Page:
Glass Stop & Resin Starvation – The Main Culprits Behind CAF Failure

by | May 20, 2021 | PCB Failure Modes

As we increase our focus on spanning the gap between PCB design and fabrication, on the design side, we start to come up against fabrication terms and technical issues with which we may not be that familiar. This is the first in a series of blogs that will address how and where these terms and technical issues come into play, the problems associated with them and how best to address them as part of an overall, successfully implemented PCB design process.

The first term we will define is glass stop. This blog describes what glass stop is, what causes it and how to make sure it doesn’t negatively impact your design.

An Overview of The Basics

First, it’s helpful to do a quick overview of the basics. In simplest terms, the three main components in a PCB are:

  • The copper foil that is used in the signal and power layers.
  • The glass reinforcement.
  • The resin systems.

The combination of the resin and glass is termed a laminate or core when the copper foil is bonded to one or both sides. When the resin is only partially cured and no copper foil has been bonded to it, it is designated as prepreg.

Prepreg is available with a variety of resin contents. Today’s complex, multilayer boards have a lot of features that all need to be filled in with resin. In addition, the high current parts that are now crucial to these designs need to have one- or two-ounce copper thickness (1.2 mils and 2.4 mils respectively) and the prepreg that needs to flow into these thicker copper layers has to have enough resin in it to completely fill the voids.

Bottom line: A crucial part of the PCB stackup design process is to make sure that the prepreg(s) you have selected for your design will be of such resin content that glass stop won’t be a problem.

Figure 1. (a) Left. This is a case of sufficient resin to provide a “butter coat” between the copper and glass.
(b) Right. Here, there is insufficient resin to fill the glass, copper roughness, and etched away parts of the copper, leading to direct contact between the glass and copper (“glass stop”) and voiding.

The Origin of Glass Stop and The Problems Manifested by It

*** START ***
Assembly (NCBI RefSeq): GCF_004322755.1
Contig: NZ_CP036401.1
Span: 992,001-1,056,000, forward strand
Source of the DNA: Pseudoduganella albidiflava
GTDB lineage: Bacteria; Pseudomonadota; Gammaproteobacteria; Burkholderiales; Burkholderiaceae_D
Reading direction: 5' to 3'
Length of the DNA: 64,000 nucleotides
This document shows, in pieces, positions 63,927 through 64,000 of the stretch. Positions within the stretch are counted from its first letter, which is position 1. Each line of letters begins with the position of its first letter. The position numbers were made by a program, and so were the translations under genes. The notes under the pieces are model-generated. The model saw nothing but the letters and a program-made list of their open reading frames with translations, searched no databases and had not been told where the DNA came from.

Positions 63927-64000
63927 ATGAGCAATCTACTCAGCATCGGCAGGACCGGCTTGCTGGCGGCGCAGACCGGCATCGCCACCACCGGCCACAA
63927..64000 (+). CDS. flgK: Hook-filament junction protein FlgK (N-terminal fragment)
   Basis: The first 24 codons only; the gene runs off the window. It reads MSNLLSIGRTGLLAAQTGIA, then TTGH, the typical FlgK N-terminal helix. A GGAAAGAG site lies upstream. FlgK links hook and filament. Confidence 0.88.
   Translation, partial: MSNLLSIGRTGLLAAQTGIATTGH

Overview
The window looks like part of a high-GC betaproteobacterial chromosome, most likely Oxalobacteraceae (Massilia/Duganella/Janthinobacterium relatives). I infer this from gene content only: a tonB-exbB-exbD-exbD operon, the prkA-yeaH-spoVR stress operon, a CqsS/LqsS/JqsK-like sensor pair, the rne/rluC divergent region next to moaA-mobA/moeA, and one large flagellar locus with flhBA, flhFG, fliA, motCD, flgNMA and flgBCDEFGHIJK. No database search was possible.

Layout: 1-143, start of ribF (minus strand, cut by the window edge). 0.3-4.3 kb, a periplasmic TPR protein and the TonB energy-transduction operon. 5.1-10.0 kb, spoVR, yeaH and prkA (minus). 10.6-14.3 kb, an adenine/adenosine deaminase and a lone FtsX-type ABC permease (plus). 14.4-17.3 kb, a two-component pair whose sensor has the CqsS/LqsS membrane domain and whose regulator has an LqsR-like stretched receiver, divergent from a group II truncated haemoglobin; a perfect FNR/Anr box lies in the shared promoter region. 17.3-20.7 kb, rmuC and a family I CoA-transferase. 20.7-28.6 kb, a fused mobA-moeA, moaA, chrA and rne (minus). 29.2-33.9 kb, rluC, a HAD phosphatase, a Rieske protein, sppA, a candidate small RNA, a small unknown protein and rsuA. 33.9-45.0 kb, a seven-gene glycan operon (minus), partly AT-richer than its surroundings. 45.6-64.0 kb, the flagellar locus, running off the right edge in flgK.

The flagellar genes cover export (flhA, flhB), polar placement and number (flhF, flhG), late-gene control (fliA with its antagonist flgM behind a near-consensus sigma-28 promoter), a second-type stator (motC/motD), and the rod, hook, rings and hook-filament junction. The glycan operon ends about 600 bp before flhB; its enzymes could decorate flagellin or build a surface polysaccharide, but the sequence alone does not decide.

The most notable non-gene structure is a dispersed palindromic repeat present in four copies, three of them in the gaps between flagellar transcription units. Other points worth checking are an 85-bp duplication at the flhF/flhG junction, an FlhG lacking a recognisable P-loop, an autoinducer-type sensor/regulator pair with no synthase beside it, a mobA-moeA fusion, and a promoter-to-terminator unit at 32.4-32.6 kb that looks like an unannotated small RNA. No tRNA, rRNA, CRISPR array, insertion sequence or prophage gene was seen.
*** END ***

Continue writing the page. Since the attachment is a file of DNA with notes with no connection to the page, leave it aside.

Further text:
During lamination, the resin will flow out of the cloth to fill the voids in the adjacent layers. When this flow occurs, if there isn’t enough resin in the prepreg, the end result is that the glass fibers will come into contact with the copper layers. This is the definition of glass stop, also often called resin starvation.

Glass stop, in and of itself, isn’t necessarily a cause for concern, unless high voltage is applied directly to the board. The risk here is dielectric breakdown or hi-pot failure, because the glass has a much lower dielectric breakdown threshold than the resin. One larger issue is that if there isn’t enough resin to fill the voids in the adjacent copper layers the result will be air-filled bubbles (aka voids). Further, if the drill goes through one of these bubbles during manufacture, chemicals can become trapped within them and this, in turn, can lead to degradation of the plated through holes. Additionally, if enough resin is not available to bear the stresses during drilling, the glass resin interface may exhibit microfractures, which can lead to Cathodic Anodic Filamentation or CAF. This is referred to as crazing and is another significant issue that can be caused by glass stop. Crazing can also be caused if there is a poor bond between the resin and glass due to a poor selection of the finish but that should be addressed by the material manufacturer before release of the product.

Perhaps the biggest issue that glass stop can cause, however, is Conductive Anodic Filament (CAF) failure. The majority of actual CAF growth caused under accelerated humidity and temperature testing conditions can be traced back to a lack of resin covering the glass – a much smaller number of defects can be traced back to hollow fibers, which are a defect in the glass caused during the yarn manufacturing process. In recent times, with glass manufacturers using optimized formulations and better yarn drawing technology, coupled with improved inspection processes, the incidence of hollow fibers has gone down significantly.